Aired Tuesday November 3rd, 2009 at 7:00 pm on KUED HD Ch. 7.1
NOVA: "Becoming Human"
Nothing is more fascinating to us than, well, us. Where did we come from? What makes us human? The first in-depth televised investigation documenting an explosion of recent discoveries, NOVA's three-part special, Becoming Human: Unearthing Our Earliest Ancestors, examines what the latest scientific research reveals about our hominid relatives-putting together the pieces of our human past and transforming our understanding of our earliest ancestors. Becoming Human premieres Tuesdays, November 3, 10, 17 at 7 p.m. on KUED Channel 7.
Featuring interviews with world-renowned scientists, each hour unfolds with a CSI-like forensic investigation into the life and death of a specific hominid ancestor. Becoming Human was shot "in the trenches" where discoveries were unearthed throughout Africa and Europe. Dry bones spring back to life with stunning computer-generated animation and prosthetics. Fossils not only give us clues to what early hominids looked like, but, with the aid of ingenious new lab techniques, how they lived and how we became the creative,"behaviorally modern" humans of today.
"Having an understanding of human evolution is key to so many of the issues we face today," remarks Paula Apsell, Senior Executive Producer for NOVA and Director of the WGBH Science Unit. "Becoming Human offers a vivid picture of human evolution that highlights the latest groundbreaking discoveries and, more important,explains how each new finding fits together with earlier ones to reveal a truly compelling story of survival."
The first hour of Becoming Human premieres nationwide on Tuesday, November 3 at 7 p.m. and examines the factors that caused us to split from the apes. The film explores the fossil of "Selam," also known as "Lucy's Child"-an amazing, nearly complete child fossil 3.3 million years old, which helps shed light on our ancestors' early development and how we began to depart from that of chimps.
Why did leaps in human evolution take place? Becoming Human explores a provocative "big idea" that sharp swings of climate were a key factor in driving human evolution. Layers of rock showing evidence of extreme shifts in climate, combined with fossils unearthed at those locations, indicate that great steps in human evolution were taken in periods when climate was swinging wildly from hot and wet to dry and cold. Today, many think of abrupt climate change as the biggest threat to humanity's future, but this theory suggests that such sudden flips may have been an essential creative engine that helped shape the emergence of our ancestors.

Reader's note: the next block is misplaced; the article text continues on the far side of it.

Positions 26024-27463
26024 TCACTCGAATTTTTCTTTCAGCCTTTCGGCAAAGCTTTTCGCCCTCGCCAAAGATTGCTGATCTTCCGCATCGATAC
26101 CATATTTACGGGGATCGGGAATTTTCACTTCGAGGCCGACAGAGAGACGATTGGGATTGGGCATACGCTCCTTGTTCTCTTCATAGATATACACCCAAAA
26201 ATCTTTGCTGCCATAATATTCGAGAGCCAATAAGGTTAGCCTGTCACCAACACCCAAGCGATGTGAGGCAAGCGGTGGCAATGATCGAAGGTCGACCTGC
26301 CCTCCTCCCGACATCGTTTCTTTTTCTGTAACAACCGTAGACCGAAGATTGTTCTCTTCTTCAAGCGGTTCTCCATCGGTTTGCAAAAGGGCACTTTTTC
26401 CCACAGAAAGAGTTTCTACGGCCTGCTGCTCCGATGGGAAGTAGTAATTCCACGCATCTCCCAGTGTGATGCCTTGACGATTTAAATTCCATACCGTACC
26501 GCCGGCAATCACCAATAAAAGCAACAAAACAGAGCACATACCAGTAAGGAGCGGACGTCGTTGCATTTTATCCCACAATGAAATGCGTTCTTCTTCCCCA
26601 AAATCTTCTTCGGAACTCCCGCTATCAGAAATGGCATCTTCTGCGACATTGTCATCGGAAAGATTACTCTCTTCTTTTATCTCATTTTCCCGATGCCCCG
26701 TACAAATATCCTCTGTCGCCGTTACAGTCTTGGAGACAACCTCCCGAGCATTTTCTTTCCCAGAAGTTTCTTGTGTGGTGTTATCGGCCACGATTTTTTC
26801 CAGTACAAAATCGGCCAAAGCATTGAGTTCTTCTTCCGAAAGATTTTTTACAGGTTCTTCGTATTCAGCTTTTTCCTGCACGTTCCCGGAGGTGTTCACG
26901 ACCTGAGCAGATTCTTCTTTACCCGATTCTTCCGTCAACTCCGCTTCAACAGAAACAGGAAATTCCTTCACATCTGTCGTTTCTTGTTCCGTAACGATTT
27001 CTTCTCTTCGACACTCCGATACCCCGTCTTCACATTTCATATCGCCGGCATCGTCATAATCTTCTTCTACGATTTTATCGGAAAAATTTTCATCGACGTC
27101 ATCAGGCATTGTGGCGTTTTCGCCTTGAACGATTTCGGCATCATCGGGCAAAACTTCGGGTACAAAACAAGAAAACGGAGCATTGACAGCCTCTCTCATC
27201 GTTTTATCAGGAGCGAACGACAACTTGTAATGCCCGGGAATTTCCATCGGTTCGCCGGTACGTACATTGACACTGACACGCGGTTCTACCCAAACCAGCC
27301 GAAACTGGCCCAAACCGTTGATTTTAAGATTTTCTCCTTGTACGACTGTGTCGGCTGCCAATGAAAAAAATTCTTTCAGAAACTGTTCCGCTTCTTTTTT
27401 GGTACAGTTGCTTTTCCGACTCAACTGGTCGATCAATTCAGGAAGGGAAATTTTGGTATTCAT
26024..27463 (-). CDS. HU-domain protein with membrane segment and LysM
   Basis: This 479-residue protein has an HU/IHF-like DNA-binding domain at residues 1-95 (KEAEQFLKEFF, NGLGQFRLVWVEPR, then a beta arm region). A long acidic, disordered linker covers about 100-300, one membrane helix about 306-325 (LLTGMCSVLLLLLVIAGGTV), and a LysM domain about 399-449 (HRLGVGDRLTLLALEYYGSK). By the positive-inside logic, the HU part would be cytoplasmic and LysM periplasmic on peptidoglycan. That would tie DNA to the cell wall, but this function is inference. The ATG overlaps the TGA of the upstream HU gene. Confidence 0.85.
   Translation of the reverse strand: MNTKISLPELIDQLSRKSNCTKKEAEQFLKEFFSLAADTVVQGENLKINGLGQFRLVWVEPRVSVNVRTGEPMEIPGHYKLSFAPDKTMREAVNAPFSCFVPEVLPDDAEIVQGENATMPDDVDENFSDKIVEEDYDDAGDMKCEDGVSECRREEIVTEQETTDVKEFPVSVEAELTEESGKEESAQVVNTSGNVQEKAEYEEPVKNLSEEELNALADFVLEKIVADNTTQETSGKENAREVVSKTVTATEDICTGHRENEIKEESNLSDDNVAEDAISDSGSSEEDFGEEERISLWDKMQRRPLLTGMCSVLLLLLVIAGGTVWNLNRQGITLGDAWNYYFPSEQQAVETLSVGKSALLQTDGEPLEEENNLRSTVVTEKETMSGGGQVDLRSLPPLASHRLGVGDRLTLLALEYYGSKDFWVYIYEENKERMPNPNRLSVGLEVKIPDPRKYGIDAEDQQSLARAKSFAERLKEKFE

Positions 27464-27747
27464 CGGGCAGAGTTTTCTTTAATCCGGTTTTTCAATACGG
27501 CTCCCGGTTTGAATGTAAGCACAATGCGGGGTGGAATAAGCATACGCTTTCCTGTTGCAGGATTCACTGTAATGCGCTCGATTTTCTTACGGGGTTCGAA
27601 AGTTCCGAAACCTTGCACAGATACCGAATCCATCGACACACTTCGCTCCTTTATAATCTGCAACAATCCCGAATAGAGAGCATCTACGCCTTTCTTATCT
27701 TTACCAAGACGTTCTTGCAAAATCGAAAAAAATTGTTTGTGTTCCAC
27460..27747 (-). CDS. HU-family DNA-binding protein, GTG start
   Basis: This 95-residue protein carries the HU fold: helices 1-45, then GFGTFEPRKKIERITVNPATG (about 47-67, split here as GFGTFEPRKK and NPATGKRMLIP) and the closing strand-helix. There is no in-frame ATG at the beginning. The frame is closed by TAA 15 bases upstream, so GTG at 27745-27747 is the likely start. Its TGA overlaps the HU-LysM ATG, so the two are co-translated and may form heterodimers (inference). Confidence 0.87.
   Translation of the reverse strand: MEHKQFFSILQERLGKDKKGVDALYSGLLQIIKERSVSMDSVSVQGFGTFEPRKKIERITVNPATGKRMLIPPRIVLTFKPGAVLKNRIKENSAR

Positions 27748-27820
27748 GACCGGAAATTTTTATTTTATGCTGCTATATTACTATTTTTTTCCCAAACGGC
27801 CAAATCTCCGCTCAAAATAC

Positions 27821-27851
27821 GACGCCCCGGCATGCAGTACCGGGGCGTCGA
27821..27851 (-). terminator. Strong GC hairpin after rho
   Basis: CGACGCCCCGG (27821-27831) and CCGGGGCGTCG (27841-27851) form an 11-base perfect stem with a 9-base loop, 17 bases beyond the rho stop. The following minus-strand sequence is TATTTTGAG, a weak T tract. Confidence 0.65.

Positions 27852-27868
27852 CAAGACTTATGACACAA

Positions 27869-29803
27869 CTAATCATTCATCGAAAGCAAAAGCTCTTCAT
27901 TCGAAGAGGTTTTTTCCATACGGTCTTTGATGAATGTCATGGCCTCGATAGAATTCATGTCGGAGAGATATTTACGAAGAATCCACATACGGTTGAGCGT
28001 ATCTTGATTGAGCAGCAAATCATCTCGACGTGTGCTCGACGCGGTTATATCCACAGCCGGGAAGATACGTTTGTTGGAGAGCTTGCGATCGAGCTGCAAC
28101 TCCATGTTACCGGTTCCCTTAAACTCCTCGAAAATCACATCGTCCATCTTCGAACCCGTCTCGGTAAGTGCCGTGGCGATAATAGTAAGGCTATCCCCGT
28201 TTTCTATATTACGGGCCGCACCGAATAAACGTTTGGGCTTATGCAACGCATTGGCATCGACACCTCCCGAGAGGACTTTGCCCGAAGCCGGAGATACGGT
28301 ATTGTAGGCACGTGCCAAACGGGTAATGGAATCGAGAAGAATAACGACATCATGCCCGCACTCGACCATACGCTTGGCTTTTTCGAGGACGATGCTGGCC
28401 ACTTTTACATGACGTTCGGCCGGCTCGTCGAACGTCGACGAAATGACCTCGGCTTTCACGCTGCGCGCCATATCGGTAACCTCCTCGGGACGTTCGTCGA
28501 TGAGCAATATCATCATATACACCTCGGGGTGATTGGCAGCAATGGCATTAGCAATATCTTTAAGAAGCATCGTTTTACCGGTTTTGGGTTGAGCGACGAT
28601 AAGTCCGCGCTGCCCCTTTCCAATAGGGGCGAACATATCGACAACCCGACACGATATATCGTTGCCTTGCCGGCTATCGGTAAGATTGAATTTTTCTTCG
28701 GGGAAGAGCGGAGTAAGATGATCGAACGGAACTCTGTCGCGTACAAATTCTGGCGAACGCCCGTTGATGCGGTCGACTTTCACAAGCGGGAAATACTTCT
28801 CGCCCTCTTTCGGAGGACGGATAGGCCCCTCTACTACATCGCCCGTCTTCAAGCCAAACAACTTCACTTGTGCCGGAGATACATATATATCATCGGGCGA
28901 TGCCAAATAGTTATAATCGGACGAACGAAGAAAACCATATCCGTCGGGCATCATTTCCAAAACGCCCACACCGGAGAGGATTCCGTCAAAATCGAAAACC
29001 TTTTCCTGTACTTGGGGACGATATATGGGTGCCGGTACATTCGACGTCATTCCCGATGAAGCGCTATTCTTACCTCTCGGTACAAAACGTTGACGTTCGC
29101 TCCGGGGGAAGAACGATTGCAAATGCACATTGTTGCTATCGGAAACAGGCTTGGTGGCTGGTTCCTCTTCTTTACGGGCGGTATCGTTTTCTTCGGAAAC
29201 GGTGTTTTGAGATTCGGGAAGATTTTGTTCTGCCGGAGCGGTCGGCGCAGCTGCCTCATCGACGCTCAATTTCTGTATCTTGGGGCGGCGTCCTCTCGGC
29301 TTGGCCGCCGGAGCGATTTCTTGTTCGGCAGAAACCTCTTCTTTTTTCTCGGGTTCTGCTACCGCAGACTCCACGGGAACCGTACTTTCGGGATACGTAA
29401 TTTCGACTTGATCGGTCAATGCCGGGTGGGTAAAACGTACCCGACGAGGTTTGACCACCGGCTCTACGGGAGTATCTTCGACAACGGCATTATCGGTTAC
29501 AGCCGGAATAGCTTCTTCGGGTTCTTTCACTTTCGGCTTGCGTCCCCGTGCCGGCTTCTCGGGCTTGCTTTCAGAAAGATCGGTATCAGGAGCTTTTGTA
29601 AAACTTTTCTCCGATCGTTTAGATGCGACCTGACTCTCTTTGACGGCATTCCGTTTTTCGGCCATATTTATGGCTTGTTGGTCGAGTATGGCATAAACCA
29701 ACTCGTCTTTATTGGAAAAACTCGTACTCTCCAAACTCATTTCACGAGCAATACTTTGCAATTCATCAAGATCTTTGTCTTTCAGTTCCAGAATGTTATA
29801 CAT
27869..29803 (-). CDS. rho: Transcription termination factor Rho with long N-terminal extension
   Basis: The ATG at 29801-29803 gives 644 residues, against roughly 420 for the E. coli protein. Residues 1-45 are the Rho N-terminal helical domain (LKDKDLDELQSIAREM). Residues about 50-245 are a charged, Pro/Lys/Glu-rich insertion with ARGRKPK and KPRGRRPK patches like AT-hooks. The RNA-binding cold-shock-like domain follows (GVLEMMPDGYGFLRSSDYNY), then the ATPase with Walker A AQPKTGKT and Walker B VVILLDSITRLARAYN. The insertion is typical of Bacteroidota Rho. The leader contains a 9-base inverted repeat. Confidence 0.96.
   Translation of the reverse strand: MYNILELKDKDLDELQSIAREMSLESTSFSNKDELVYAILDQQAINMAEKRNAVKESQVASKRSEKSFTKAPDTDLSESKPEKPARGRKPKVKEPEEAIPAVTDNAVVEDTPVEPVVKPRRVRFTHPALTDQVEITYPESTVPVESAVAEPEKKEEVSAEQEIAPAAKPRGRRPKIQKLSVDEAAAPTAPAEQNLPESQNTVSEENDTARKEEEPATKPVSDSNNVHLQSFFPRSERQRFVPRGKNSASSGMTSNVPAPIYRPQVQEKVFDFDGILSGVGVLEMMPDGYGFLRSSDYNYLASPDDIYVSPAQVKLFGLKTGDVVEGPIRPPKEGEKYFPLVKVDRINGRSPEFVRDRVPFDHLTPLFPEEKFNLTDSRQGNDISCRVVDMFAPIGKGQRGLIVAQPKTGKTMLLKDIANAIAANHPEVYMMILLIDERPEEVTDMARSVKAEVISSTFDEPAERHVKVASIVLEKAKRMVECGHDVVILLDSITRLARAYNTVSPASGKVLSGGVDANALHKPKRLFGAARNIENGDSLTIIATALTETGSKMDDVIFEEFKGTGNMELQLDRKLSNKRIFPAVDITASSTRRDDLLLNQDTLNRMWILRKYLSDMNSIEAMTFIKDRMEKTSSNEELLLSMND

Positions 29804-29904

In gripping forensic detail, the second show in Becoming Human investigates the first skeleton that really looks like us-"Turkana Boy"-an astonishingly complete specimen of Homo erectus found by the famous Leakey team in Kenya. These ancestors are thought to have developed many key innovations such as hunting, use of fire, and extensive social bonds. NOVA examines a theory that it was long distance running-our ability to jog-that was not only crucial for the survival of these early hominids on grasslands filled with vicious predators but also gave them a unique hunting strategy: chasing and running down prey animals such as deer or antelope to the point of exhaustion. "Turkana Boy" also marks the first time in human evolution that there is strong evidence of an extended period of childhood and parenting. As anthropologist and primatologist Sarah Hardy explains, "Because they had longer childhoods, there was a wonderful opportunity for big brains to evolve."
The final program examines the fate of the Neanderthals, our European cousins who died out as modern humans spread from Africa into Europe during the Ice Age. Did modern humans interbreed with Neanderthals and/or exterminate them? The program explores crucial new evidence from the recent decoding of the Neanderthal genome. So how did modern humans take over the world? New evidence suggests that they left Africa and colonized the world far earlier, and for different reasons, than previously thought. As for Homo sapiens, we have planet Earth to ourselves today, but that's a very recent and unusual situation. For millions of years, as far back as science can take us, many different kinds of hominids co-existed and shared the globe simultaneously. Becoming Human examines why "we" survived while those other ancestral cousins died out. And it explores the question: In what ways are we still evolving today?
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